Today was a bit of a short one. We didn't arrive in Narita until 2:45pm and by the time we got through customs it was close to 3:45. To get into Tokyo we'd decided to take the Narita express. It was much quieter and much more comfortable than the airport limo I'd taken on my last trip. It's also much more scenic. Where the bus travels on highways that mostly have sound barriers to obscure the view, the NEX allowed us to watch the "countryside" on the hour long ride to Shinjuku. There's some lovely little tori gates that are only just visible in the forested areas. A also had his first taste of Japanese food. We bought and shared a Pork Katsu sandwich from the trolley lady who bowed between each carriage.
After some confusion about transitioning to the Metro line from the JR station we reached E Hotel Higashi Shinjuku. It's on the outskirts of the Shinjuku area but it only takes a couple of minutes to walk to Kabukicho. Kabukicho used to be swampland and was originally meant to have lots of Kabuki theatres hence the name. WW2 changed all that and it was redeveloped into an entertainment and red light district. It's more entertainment than red light though with hordes of business men coming from work out to have a beer and let off steam with karaoke.
Our goal for that night's dinner was a tempura restaurant named Funibashiya Honten. Walking through the door we were greeted by a friendly old man waiter who gave us seats at the counter where we could watch the chefs working. We were presented with an English menu and a tray with green tea, pickles and grated radish. Both of us decided to start with the set menu. Mine was smaller with 7 pieces of seafood and vegetables of the chef's selection and A decided on the more expensive 8 pieve set (this also had higher priced ingredients). Sets came with rice and a beautifully salty red miso soup with tiny, weeny little clams that A was determined to eat.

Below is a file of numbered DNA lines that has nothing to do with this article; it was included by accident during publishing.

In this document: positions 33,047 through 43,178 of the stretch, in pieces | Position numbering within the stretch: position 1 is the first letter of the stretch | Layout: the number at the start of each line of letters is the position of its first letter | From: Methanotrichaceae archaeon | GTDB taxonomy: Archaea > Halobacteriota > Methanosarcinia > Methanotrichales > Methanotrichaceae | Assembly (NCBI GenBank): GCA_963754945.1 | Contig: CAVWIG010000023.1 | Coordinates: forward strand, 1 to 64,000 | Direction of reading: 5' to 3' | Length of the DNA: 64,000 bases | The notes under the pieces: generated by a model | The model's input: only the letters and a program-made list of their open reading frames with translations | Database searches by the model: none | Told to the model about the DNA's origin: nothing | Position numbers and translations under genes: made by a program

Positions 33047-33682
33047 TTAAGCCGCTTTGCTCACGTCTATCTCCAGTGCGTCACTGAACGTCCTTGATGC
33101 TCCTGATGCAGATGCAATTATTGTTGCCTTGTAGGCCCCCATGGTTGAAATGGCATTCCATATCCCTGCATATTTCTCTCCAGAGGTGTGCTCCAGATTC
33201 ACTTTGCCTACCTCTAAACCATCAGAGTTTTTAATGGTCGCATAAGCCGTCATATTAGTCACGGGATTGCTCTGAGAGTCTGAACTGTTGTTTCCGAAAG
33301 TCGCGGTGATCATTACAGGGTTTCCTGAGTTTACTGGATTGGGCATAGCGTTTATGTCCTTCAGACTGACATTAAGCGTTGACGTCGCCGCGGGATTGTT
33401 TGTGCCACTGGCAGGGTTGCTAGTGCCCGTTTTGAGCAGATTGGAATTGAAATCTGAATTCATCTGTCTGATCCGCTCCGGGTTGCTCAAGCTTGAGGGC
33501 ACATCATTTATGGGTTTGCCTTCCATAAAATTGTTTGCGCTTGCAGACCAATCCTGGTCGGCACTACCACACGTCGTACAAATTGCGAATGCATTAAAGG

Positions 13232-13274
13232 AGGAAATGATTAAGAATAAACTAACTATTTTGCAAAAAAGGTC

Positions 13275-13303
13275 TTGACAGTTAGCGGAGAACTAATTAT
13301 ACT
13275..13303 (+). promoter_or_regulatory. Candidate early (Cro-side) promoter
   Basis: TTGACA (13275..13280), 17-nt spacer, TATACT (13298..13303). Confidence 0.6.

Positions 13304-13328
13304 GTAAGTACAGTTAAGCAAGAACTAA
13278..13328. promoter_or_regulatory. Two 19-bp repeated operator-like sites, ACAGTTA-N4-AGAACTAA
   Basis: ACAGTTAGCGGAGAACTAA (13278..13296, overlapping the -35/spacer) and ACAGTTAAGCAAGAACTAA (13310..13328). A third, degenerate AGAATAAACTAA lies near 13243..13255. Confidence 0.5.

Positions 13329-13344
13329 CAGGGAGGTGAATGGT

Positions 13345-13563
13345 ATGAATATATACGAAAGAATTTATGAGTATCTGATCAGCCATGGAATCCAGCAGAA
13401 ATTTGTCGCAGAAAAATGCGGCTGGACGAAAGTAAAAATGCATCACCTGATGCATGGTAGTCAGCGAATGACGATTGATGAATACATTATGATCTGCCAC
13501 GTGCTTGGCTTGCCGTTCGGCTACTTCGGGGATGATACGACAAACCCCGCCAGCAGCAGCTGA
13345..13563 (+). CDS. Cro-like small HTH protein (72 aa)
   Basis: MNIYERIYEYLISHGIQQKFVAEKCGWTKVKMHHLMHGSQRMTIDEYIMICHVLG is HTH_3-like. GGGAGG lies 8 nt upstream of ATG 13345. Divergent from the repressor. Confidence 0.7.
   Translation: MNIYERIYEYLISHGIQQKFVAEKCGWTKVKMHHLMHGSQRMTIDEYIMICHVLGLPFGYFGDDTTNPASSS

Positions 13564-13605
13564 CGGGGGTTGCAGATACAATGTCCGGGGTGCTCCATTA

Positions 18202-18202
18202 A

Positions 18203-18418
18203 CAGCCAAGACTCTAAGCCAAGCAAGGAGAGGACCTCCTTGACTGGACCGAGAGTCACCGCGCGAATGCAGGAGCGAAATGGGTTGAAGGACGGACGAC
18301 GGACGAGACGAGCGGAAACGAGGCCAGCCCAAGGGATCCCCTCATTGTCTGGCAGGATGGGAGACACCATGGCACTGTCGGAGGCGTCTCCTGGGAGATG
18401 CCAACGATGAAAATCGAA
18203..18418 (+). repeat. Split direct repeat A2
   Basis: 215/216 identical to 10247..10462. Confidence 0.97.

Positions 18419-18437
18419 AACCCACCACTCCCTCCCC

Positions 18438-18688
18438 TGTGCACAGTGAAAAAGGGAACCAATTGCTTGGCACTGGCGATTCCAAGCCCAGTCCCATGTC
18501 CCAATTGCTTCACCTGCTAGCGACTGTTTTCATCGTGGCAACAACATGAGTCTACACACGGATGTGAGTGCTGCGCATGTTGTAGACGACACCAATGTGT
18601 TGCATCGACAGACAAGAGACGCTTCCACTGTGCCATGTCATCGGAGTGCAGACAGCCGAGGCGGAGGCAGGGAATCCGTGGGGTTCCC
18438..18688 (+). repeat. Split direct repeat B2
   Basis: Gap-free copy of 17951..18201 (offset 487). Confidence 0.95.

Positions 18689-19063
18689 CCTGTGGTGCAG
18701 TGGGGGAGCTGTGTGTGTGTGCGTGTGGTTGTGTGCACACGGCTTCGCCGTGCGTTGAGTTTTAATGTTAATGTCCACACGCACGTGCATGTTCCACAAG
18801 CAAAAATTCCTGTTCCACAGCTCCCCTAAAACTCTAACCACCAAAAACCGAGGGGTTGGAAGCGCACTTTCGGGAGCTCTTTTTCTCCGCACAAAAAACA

Drinks were a bit of an ordeal. Both of us wanted a bottle of Kirin beer but the waiter was doubtful we'd be able to drink two. He was determined to explain to us that they were big bottles and "maybe we'd want one with two glasses?" I think he underestimated us as Australians because we happily sipped our beers until the end of the service while the man next to us downed shot after shot of sake.
Both sets had extremely tender prawns, whiting, calamari and a prawn kakiage. The vegetables differed between the two of us and A got additional types of fish. As each piece was cooked fresh and placed on a piece of white paper in front of you we couldn't take pictures of the whole set without it going cold. The mark of good tempura is how little oil is left on the paper. Let me say that there was hardly any oil on that paper even when a piece had been sitting there for a while.
While we were watching the chefs, he had gotten a sieve and was fishing around in an esky with it. Out of it he had scooped a handful of squirming, live little fish or eels that he set to the side. They kept trying to escape over the side and he'd have to stop whatever he was doing and pick up these little things off his chopping board every few minutes. Eventually he was fed up and battered them and fried while they were still moving. A was determined to try it. Thinking they were little eels we pointed at the eel option on the menu to the friendly waiter who translated to the chef and waited.
It was not little fish/eels. Instead the chef fished out a live 30cm long river eel. He then killed, gutted and filleted the creature in front of us and passed on the meat and the spine to the frying chef. The whole time the waiter was standing behind us snickering his little old head off at the sight of our stunned faces. Seconds later the eel was placed on our white paper and the chef watched us we took the first bites. The flesh was amazingly soft and melt in your mouth. A and I were never eel fans back in Australia but I think this made me a convert. There was the slight aftertaste that I can only describe as pond pond but surprisingly this was not bad but merely made the eel seem more fresh. A ate the spine because it was only big enough for one and described it as tasting surprisingly similar to pork crackling.
That was pretty much it for the night. We wandered around and people watched before heading back to the hotel for our first night in Tokyo.